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Breast Removal Reduces Cancer Risk In Some Women
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Breast Removal Reduces Cancer Risk In Some Women

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Breast Removal Reduces Cancer Risk In Some Women
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MELISSA BLOCK, host:

From NPR News, it's ALL THINGS CONSIDERED. I'm Melissa Block.

ROBERT SIEGEL, host:

And I'm Robert Siegel.

There is news today that could influence a hard decision facing women at high risk of breast and ovarian cancer. A new study shows that women who discover they have a genetic mutation called BRCA can dramatically reduce their odds of developing breast cancer if they choose to have a double mastectomy. Also if they have their ovaries removed, they can further reduce the risk of breast cancer and ovarian cancer.

NPR's Patti Neighmond tells us more about the study's finding.

PATTI NEIGHMOND: Researchers from around the country tracked nearly 2,500 women with BRCA mutations who had surgery to try to prevent breast and ovarian cancer.

Researcher Timothy Rebbeck is an epidemiologist at the University of Pennsylvania.

Dr. TIMOTHY REBBECK (Epidemiologist, University of Pennsylvania): We found that mastectomy provided a huge risk reduction in terms of subsequent breast cancer risk and death. And the risk reduction is probably in the range of 80 to 95 percent.

NEIGHMOND: And for women who had ovaries removed, their risk of ovarian cancer decreased as much as 80 percent. Rebbeck says these are all huge decreases but cautions that cancer risk will never be brought down to zero.

Dr. REBBECK: Because the tissue is never completely removed. Breast tissue is found throughout the torso and can't be completely removed by surgical means. And for ovarian cancer, the ovary leaves behind cells in the perineum that could go on to become cancerous. So it's just not possible to remove all of the tissue that might be at risk.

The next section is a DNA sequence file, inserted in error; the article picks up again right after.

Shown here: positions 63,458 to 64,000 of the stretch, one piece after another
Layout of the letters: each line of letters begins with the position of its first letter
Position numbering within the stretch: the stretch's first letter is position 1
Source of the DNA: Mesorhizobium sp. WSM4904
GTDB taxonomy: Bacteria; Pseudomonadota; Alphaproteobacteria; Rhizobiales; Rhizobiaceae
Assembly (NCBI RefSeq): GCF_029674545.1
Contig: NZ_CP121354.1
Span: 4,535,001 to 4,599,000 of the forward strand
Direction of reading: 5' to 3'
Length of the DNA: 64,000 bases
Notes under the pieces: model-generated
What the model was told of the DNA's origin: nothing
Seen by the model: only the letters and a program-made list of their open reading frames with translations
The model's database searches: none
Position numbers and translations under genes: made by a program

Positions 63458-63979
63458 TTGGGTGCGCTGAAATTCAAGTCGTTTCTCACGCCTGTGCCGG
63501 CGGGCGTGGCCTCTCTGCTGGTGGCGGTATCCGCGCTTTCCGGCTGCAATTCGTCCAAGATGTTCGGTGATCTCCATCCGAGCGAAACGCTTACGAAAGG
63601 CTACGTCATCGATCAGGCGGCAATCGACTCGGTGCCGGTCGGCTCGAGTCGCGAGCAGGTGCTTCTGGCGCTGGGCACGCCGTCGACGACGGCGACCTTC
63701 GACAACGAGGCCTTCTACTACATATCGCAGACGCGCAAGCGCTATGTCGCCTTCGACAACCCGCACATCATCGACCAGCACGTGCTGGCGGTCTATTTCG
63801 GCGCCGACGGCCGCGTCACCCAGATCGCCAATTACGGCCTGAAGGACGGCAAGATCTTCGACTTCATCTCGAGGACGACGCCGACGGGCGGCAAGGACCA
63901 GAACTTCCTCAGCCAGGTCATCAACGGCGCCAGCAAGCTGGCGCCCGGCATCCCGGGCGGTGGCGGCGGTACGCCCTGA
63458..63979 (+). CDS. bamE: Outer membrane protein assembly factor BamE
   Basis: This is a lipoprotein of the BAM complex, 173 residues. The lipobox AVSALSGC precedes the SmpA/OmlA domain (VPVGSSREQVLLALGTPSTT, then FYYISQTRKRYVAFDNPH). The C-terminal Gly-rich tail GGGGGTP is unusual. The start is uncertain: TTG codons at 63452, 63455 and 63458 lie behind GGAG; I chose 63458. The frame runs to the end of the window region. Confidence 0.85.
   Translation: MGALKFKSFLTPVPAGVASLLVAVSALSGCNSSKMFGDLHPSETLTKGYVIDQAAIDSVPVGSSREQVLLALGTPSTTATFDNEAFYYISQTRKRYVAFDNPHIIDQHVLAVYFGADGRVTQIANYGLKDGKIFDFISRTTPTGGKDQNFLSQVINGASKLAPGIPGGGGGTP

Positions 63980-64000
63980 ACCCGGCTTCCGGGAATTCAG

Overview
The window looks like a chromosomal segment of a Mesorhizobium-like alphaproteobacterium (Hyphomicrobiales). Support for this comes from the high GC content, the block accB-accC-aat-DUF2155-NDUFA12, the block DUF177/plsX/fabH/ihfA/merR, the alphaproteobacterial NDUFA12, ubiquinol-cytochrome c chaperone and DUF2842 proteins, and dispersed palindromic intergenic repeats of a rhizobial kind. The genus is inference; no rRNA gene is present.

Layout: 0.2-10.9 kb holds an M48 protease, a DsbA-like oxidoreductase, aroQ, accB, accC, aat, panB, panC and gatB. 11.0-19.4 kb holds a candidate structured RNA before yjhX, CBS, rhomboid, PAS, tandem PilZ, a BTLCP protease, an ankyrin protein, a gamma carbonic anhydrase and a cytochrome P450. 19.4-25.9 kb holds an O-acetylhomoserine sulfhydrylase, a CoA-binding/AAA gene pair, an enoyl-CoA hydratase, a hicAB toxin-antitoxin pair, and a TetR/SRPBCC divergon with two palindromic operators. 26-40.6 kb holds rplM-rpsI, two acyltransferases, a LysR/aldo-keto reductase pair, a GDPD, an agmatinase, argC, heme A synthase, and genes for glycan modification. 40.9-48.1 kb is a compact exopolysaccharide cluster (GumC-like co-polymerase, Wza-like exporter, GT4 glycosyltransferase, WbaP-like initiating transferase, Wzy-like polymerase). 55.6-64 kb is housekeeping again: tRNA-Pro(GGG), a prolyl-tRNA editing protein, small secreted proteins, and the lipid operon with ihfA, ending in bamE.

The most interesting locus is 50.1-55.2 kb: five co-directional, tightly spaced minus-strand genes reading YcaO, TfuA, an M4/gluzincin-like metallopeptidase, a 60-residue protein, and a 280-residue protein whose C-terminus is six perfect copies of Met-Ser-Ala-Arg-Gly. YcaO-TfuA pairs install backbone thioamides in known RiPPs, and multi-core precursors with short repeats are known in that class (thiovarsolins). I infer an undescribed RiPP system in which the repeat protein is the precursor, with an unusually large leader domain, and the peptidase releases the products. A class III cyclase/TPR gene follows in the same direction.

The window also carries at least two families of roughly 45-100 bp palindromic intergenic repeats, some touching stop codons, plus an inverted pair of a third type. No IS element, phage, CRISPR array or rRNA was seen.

NEIGHMOND: Nonetheless, Rebbeck says the study findings are extremely reassuring: No breast cancer diagnoses among women who had double mastectomies. Among the women who did not have surgery, seven percent were later diagnosed with breast cancer.

One of the women who had a double mastectomy is 61-year-old Toby, who lives in New Jersey. She doesn't want her last name used because she's worried about her health coverage. But she feels she did the right thing when she had first her ovaries and then both her breasts removed.

Toby's mother died of ovarian cancer. About five years ago, Toby wanted to see if she carried the BRCA mutation. She did. And her doctors initially told her to just watch it very closely.

TOBY: After my genetic testing, they would alternate a mammogram with an MRI every six months. And I thought I was getting very, very good surveillance, and I felt that that would probably be enough. And it would be, you know, I would be in a situation where they would be able to diagnose something very, very early and be able to cure me if I did develop breast cancer.

NEIGHMOND: But another doctor thought otherwise. Breast cancer caused by BRCA mutations are particularly aggressive. Toby's lifetime risk of that type of cancer was as high as 90 percent. Toby had a double mastectomy and was one of the women tracked by researchers in the study - so far so good.

In an editorial accompanying the study, which appears in The Journal of the American Medical Association, oncologist Virginia Kaklamani says the findings are important because lives can be saved if women have genetic testing.

Dr. VIRGINIA KAKLAMANI (Oncologist, Northwestern University): A lot of times, I see these women having had a very preventable breast cancer. Preventable because I can identify the fact that they had a higher risk of getting breast cancer. Had they been genetically tested a few years prior to me seeing them, they would have had the option of having a bilateral mastectomy. So we could have prevented these breast cancers and we didn't.

NEIGHMOND: For Toby, it's been about a year since her surgery. She's had reconstruction. And today, she says she feels physically strong again. But really it's the emotional change that comforts her.

TOBY: My mother left me when I was 26, and it was extremely painful and traumatic for my entire life. And I just didn't want to do that to my children. I had a chance to control that. I had a chance to fight what my mother never had a chance for.

NEIGHMOND: Oncologist Kaklamani says women with the BRCA mutation should be counseled about genetic testing and strongly consider it. After that, the decisions are their own, but the findings of this study, she says, should be extremely useful helping them decide what to do.

Patti Neighmond, NPR News.

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